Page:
This lesson is based on the idea that we all have exciting stories to tell. Although it's similar to the traditional "Find Someone Who," the focus here is not to write down a name and "win" the game. Rather, it's for students to find out about their classmates personal stories and experiences.
Directions: Introduce the topic by asking the class how much they really know about each other. How much do they know about their teachers? Which student has a tattoo, for example? (Don't tell--even if no one has a tattoo, it will get their imaginations going.) Pass out copies of the classroom handout and go over any unknown vocabulary. You may also want to do a brief grammatical review of present perfect vs. simple past. Remind students that conversation is quick and fluid. (I actually teach the no gap/no overlap rule.) Tell students that they are going to find out which of their classmates have had these exciting experiences. They can ask anyone in the class any question; if the person says "yes," they need to ask at least three follow-up questions to get the story.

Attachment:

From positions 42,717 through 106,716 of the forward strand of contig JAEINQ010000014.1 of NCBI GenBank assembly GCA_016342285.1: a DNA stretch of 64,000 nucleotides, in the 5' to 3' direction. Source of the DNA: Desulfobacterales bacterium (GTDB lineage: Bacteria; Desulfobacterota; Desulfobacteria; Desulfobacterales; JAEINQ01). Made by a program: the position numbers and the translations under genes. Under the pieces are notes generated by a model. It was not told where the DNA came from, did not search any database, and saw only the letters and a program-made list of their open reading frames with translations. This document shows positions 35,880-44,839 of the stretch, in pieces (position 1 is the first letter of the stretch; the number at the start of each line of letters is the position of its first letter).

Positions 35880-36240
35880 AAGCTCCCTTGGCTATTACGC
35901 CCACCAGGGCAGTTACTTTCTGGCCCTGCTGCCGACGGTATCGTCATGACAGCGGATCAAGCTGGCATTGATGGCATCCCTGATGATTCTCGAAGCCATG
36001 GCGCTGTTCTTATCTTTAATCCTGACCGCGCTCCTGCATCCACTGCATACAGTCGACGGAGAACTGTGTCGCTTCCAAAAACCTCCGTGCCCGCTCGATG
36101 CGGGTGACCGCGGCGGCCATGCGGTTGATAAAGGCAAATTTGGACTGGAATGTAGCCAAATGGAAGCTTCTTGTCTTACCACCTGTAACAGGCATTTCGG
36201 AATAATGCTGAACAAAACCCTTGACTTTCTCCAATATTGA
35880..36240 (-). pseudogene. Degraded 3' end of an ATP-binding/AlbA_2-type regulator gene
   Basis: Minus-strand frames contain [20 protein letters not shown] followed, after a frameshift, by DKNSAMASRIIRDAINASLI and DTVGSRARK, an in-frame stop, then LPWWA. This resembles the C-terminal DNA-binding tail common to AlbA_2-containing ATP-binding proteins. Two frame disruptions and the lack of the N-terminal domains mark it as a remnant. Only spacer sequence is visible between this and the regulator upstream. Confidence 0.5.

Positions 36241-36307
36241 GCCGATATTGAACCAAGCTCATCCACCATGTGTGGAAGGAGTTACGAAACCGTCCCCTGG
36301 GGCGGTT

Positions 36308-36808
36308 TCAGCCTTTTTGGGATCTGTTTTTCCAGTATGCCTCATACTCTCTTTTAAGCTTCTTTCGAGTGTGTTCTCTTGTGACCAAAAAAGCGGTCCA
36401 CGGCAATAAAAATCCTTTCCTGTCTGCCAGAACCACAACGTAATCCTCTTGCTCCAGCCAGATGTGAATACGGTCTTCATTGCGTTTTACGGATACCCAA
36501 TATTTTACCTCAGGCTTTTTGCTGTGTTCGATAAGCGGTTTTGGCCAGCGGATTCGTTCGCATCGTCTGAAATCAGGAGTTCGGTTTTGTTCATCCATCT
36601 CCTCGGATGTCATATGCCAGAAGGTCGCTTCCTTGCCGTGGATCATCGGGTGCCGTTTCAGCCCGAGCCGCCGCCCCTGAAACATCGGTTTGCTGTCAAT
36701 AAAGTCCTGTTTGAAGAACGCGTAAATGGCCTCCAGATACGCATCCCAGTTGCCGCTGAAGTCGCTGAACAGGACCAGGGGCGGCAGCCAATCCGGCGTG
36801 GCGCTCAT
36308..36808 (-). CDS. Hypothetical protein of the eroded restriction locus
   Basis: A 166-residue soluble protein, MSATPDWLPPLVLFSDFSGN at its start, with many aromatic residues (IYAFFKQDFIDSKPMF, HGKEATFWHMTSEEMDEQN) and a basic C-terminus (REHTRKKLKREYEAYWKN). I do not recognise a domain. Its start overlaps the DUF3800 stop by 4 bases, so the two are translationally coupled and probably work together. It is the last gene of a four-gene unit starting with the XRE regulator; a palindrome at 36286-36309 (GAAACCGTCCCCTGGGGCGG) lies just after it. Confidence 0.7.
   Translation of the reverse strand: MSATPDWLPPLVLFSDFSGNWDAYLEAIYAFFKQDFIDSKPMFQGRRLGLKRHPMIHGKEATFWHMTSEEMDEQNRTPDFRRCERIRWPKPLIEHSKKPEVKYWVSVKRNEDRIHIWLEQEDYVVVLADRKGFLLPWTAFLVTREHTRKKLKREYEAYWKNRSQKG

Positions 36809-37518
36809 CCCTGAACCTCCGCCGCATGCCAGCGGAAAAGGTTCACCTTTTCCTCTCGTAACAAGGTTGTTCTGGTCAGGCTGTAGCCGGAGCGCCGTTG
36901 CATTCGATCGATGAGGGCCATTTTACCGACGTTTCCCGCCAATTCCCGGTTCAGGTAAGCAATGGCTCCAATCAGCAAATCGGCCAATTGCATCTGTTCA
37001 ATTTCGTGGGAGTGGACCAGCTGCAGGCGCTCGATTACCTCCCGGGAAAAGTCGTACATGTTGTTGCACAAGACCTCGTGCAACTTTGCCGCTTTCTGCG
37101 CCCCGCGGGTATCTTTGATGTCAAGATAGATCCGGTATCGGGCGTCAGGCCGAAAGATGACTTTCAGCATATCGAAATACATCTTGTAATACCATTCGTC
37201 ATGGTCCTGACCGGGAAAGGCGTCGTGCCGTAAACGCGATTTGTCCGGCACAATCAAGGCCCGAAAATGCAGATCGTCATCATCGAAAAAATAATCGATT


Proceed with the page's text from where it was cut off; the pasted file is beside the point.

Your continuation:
Instruct students to get up and start asking questions. They do not have to start at number one, nor do they have to get through all of the questions on the list. Instead, they should choose the ideas they find the most intriguing and use these as the starting point for good conversations.
Students should very quickly become engaged in telling their personal stories. During this time, you can circulate and encourage individual students to elaborate on their experiences.
With about ten minutes left in the lesson, call the class back together. Ask individual students to report on the most interesting/surprising/exciting story that they heard. Encourage students to retell the story, asking the original classmate for clarifications if necessary. You could also ask for a report back on one of the topics. For example "Did anyone find a classmate who has a tattoo?"
Encourage students to continue their conversations outside of class.